1   2  
Itinerary theme options By Aashish Gupta
Replies (+)

Aashish Gupta wrote:  

Hi Patricia,

Firstly thanks for choosing me to plan your trip. I'm a big Van Gogh fan myself so I'm really excited about this.

There are a few different styles of vacations you can take in Provence and it would help me if you choose one that you prefer:

1. Rural charm - see hillside villages and artist-inspiration towns.

2. Coastal cities - see the famous towns of the French Riviera and the glamourous casinos, etc.

Let me know which you prefer.

Patricia Williams wrote:  

I'll go with the rural theme. Seems more our style.

Aashish Gupta wrote:  

Hi Patricia,

I've updated the Itinerary tab with a rough outline. Let me know your thoughts and we'll refine it further after that.

Cheers,

Aashish

Aashish Gupta wrote:  

Yet another update - now with a detailed daily plan.

Patricia Williams wrote:  

Wonderful, thanks. I've updated the activities with my comments.


Getting there and around By Aashish Gupta
Replies (+)

Aashish Gupta wrote:  

The world's fastest trains link some 50 French cities, allowing you to get from Paris to just about anywhere else in the country in hours. With 39,000km (24,233 miles) of track and about 3,000 stations, SNCF (French national railroads; www.voyages-sncf.com) is known for its on-time performance. You can travel in first or second class by day and in couchette by night. Many trains have dining facilities.

Patricia Williams wrote:  

Thanks. I'll go ahead and book the trains.

Aashish Gupta wrote:  

Great 

Do let me know if you need any other help in figuring out the transportation.


Child-friendly Restaurants By Aashish Gupta
Replies (+)

Aashish Gupta wrote:  

I've listed the most child-friendly restaurants in each of the towns you'll be visiting. All of them also serve great food, of course.

Arles: Le Criquet, L'Ingenu, L'authentic

Avignon: Mama Corsica, Ginette et Marcel, Le Synopsis, Pace e Salute, Le Verso

Gordes: Marianna

Patricia Williams wrote:  

This is really helpful. Thanks.

Aashish Gupta wrote:  

Glad you liked them. :)


Getting there:

Avignon is best reached by the TGV from Paris, by a 2.5 hour ride, with trains leaving every hour. You can find the exact schedule and book it from http://en.voyages-sncf.com/en/ 

Avignon has two train stations - Gare d'Avignon Centre and Gare d'Avignon TGV. Most TGVs arrive at the Gare d'Avignon TGV. But some are from Avignon Centre. So be sure which one your train is to/from so that you book the car rental from the right location and go to the right station to catch your train back. Try and book trains to/from Avignon TGV to have more car rental options.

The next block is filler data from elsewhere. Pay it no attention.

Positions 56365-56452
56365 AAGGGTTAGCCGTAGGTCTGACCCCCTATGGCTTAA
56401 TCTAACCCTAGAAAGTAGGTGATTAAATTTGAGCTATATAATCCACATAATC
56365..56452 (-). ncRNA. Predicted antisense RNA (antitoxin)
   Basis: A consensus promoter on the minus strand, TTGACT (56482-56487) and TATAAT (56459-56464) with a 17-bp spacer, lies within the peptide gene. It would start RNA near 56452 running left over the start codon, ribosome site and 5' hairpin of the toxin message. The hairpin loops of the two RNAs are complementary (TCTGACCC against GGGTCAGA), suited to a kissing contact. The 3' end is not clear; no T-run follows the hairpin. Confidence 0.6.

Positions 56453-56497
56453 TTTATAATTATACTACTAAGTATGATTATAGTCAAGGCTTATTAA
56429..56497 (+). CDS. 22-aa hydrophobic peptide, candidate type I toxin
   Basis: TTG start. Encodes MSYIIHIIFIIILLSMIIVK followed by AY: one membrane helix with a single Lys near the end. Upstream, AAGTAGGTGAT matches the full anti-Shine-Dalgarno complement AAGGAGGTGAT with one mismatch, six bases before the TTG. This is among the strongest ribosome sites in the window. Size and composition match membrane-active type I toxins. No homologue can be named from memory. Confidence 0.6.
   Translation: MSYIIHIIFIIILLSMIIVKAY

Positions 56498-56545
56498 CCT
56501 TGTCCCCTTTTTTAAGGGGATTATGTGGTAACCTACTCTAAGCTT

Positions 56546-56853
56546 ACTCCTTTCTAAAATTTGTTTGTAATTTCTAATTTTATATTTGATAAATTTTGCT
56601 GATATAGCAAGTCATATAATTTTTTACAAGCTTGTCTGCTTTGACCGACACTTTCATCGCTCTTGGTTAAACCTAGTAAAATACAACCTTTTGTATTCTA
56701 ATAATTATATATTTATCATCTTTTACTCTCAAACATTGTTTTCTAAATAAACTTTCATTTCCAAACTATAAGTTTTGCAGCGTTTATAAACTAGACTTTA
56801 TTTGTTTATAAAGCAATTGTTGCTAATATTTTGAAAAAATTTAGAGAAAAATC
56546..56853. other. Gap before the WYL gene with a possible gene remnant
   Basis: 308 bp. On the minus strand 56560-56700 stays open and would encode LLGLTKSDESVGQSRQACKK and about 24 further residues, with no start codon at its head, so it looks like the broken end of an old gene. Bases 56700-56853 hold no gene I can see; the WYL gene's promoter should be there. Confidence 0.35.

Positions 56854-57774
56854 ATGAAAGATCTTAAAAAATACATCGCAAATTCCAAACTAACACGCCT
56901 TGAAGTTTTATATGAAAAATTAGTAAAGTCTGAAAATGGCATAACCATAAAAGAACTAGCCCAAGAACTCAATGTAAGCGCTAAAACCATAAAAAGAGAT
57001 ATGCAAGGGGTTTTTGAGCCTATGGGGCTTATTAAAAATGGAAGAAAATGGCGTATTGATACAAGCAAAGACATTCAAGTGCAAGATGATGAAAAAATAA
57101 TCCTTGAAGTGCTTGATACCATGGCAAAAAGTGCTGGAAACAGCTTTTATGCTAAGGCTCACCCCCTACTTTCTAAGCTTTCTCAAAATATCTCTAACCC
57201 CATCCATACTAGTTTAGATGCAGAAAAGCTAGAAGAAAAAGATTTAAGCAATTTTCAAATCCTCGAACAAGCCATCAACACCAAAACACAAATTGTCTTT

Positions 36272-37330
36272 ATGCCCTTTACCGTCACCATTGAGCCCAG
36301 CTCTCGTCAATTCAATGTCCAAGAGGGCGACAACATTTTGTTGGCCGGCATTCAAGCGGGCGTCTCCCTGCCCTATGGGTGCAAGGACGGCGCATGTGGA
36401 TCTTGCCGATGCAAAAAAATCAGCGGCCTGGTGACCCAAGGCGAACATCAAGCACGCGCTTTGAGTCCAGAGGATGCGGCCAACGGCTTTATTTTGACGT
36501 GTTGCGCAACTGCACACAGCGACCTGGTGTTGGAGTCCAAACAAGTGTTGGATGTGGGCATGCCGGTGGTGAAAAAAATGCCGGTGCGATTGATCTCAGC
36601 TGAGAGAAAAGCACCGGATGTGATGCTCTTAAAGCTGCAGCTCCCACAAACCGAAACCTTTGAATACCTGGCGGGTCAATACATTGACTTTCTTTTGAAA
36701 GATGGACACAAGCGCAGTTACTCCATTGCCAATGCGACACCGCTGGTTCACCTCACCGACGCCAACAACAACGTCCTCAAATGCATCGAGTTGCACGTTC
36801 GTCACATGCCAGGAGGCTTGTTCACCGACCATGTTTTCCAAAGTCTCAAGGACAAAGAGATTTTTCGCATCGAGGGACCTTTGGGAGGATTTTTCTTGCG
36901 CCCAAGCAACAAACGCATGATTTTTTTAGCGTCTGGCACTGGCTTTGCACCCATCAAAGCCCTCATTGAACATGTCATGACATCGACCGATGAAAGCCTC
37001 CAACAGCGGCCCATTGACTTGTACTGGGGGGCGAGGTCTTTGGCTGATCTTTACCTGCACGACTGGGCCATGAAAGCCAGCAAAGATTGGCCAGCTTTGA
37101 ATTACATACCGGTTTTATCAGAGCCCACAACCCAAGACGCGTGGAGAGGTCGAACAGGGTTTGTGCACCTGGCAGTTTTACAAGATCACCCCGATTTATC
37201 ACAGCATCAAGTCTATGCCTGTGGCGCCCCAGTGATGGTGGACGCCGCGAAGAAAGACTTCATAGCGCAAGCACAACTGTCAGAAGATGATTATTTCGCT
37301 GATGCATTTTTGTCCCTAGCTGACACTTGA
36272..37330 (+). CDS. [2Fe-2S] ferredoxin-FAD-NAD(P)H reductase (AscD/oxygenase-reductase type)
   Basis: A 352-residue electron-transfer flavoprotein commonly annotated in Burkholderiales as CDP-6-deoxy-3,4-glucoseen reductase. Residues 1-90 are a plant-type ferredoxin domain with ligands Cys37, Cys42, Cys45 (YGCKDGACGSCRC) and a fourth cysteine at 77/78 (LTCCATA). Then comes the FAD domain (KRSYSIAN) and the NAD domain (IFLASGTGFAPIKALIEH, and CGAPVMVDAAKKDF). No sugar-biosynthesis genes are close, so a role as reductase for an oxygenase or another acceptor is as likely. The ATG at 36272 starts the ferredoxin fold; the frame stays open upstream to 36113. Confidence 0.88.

• Comment (0)
  • Add a note to self (0) 
  • Log in as the trip owner to use these features.
Getting around:

For getting around, I found the best deals on http://www.autoeurope.eu/. Be sure to choose the right pick up location (Avignon TGV Station, if you book your train to/from there). I recommend choosing a slightly bigger car so you can fit in your stroller wherever you go.

  • Comment (0)
  • Add a note to self (0) 
  • Log in as the trip owner to use these features.
La Bastide des Anges:

La Bastide des Anges is a charming bed and breakfast just outside town (on the island Ile de la Barthelasse).


La Bastide des Anges


It is run by a very hospitable family and has plenty of room for your kids to run around.

  • Comment (0)
  • Add a note to self (0) 
  • Log in as the trip owner to use these features.
         

Wow!

I am simply amazed at this service.


It's like having a friend who's been-there-done-that and loves helping you discover these great experiences.


Aashish gave us a very detailed plan, including driving directions and everything. I loved his suggestions especially the kid-friendly restaurants that he picked out for us. Great job!

Use this tab to share any files (PDF only) related to this trip (e.g. flight bookings, confirmation vouchers, etc.)

Shared Files


Map of the regional bus routes in case you decide to move around by bus.